Paul’s trip to Jerusalem must have been very important to him because it was going to add about 2,000 miles to his trip. He could have left Corinth and sailed straight for Spain, but personally delivering the offering to the brothers and sister in Jerusalem was at the top of Paul’s priority list. How do you explain that? What was it that caused such urgency in Paul to get to Jerusalem even though it was so far out of his way? Well, I’m so glad you asked.
In 49 A.D., at the Jerusalem Council, there was an important meeting between Paul and the leaders of the Jewish believers in Jerusalem. Paul traveled to Jerusalem to speak up for the Gentile believers, to provide evidence that God was working among the Gentiles, and to state his case that it was unnecessary for the Gentiles to follow the Law of Moses. By the time the meeting was over the Jewish Christian leaders in Jerusalem opened their arms to the Gentiles and required them to follow only the most necessary parts of the Law. They sent a letter to be delivered to the Gentiles and part of it read,
28 It seemed good to the Holy Spirit and to us not to burden you with anything beyond the following requirements: 29 You are to abstain from food sacrificed to idols, from blood, from the meat of strangled animals and from sexual immorality. You will do well to avoid these things. Farewell. (Acts 15:28-29 NIV)
Some time later, when Paul wrote to the church in Galatia, he was still battling the Judaizers who wanted the Gentile men to be circumcised and follow the Law. Paul said to them,
9 James, Peter and John, those reputed to be pillars, gave me and Barnabas the right hand of fellowship when they recognized the grace given to me. They agreed that we should go to the Gentiles, and they to the Jews. 10 All they asked was that we should continue to remember the poor, the very thing I was eager to do. (Galatians 2:9-10 NIV)
Paul doesn’t mention the four things James, John, and Peter required of the Gentiles, but he includes something that Luke left out in Acts—“to remember the poor.” There has been a lot of debate about why Paul didn’t mention the four requirements and why he included something that wasn’t required. One Bible teacher I read this past week even went so far as to say that Paul lied to the folks in Galatia. I would hardly go that far.
The believers in Jerusalem were going through a tough time. We don’t know why there was such poverty among the followers of Jesus, but nonetheless they were struggling just to make ends meet. Surely this would have been something that was talked about while Paul was in Jerusalem. James, John, or Peter might have mentioned in passing how they needed help and for Paul to do what he could to help out. Whatever the scenario was it stuck with Paul.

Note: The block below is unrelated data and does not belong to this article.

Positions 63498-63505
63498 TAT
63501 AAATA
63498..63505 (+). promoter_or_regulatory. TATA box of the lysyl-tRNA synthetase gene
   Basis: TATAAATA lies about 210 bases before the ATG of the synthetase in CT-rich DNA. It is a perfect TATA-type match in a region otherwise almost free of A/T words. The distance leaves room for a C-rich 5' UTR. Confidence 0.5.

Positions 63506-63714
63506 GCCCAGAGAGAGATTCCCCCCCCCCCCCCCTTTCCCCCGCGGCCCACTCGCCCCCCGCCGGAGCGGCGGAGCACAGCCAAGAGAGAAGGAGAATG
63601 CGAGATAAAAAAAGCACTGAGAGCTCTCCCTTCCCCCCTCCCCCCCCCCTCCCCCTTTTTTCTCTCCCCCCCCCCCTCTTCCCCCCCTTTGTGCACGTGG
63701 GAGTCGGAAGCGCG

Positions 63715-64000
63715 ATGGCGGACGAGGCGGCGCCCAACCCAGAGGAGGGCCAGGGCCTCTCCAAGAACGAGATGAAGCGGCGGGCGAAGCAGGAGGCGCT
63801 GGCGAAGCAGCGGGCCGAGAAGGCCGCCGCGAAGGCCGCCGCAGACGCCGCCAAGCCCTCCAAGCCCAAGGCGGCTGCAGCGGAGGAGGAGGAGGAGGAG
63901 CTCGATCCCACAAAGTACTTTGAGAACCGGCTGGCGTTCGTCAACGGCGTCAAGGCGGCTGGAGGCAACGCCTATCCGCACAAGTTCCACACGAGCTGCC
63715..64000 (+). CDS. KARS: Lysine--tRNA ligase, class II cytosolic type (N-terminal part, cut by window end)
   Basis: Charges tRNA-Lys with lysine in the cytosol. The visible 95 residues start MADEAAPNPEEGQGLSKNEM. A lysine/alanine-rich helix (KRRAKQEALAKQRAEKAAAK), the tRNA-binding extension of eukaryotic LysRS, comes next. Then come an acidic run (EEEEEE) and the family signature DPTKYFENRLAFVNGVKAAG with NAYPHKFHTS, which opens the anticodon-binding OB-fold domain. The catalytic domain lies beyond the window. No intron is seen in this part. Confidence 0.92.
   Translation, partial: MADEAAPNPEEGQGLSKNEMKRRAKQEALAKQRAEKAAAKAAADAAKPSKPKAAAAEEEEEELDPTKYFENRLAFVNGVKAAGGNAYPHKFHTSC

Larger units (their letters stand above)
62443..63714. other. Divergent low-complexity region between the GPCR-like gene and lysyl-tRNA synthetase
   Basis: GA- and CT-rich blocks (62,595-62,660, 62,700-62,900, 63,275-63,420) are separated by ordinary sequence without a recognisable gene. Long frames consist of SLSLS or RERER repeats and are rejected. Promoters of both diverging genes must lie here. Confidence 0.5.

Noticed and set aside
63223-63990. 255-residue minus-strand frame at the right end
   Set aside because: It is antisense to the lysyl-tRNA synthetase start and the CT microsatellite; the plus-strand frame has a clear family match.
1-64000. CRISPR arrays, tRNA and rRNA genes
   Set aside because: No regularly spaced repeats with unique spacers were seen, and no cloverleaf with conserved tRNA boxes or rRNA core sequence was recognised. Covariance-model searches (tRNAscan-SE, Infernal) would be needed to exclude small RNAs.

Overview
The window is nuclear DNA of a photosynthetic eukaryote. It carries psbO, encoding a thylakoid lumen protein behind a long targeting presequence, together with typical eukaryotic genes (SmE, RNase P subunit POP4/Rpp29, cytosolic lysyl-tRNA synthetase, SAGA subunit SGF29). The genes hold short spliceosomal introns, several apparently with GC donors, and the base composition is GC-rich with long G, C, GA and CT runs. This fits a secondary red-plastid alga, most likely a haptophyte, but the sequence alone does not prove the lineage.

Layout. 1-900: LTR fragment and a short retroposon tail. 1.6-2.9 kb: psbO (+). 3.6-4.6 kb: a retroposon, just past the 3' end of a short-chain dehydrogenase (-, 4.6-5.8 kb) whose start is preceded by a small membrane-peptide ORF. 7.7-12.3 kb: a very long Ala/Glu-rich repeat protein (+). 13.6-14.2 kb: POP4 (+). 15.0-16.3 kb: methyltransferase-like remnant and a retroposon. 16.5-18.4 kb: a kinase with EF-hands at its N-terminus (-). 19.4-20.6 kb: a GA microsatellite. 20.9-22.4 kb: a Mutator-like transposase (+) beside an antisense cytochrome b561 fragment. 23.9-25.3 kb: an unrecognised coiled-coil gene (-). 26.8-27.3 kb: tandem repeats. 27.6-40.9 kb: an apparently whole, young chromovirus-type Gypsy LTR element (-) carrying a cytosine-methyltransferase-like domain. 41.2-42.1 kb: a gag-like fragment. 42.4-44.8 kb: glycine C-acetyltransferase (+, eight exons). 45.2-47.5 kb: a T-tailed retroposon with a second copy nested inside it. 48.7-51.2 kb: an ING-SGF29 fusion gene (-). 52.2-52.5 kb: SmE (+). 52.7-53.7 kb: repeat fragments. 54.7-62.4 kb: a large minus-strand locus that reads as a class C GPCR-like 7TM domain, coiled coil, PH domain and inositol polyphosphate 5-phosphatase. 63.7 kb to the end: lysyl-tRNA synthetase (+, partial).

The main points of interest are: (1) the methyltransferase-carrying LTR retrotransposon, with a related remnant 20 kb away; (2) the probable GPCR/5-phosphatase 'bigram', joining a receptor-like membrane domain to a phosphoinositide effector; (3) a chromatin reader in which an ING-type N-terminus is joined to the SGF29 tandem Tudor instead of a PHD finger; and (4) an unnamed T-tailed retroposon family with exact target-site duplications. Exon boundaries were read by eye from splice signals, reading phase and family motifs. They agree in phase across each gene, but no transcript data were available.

During his travels Paul asked the churches to contribute to the needs of the brothers and sisters in Jerusalem. He mentions in Romans 15 that the believers in Macedonia and Achaia were pleased to give help. Paul had collected the offering and he was going to personally take it to the brothers and sisters in Jerusalem.
When you first hear the story of the offering for Jerusalem you might think that the financial help would be a big boost to the believers in Jerusalem. You would be right, but I can think of two ways that the offering would be an even greater help than mere financial assistance. First of all, when the believers in Jerusalem saw Paul bringing the offering from brothers and sisters from other places it would be a great encouragement that they were not alone, that others cared about their situation. Each and every one of us needs to know that we are not alone don’t we? Sure we do. Secondly, the offering from other believers, Gentile believers, would strengthen the unity of the whole Body of Christ—Jewish and Gentile believers. There was still tension among the Jewish believers and the Gentile believers even though both groups were followers of Jesus. It is tough to look down upon someone who is helping you. It is difficult to hold on to old stereotypes of others when they are standing with you in your struggle.
Alongside of this is the fact that the believers in Macedonia who gave so willingly to help out their impoverished brothers and sisters in Jerusalem had their own struggles. They were poor themselves. Paul writes about them in his letter to the church in Corinth.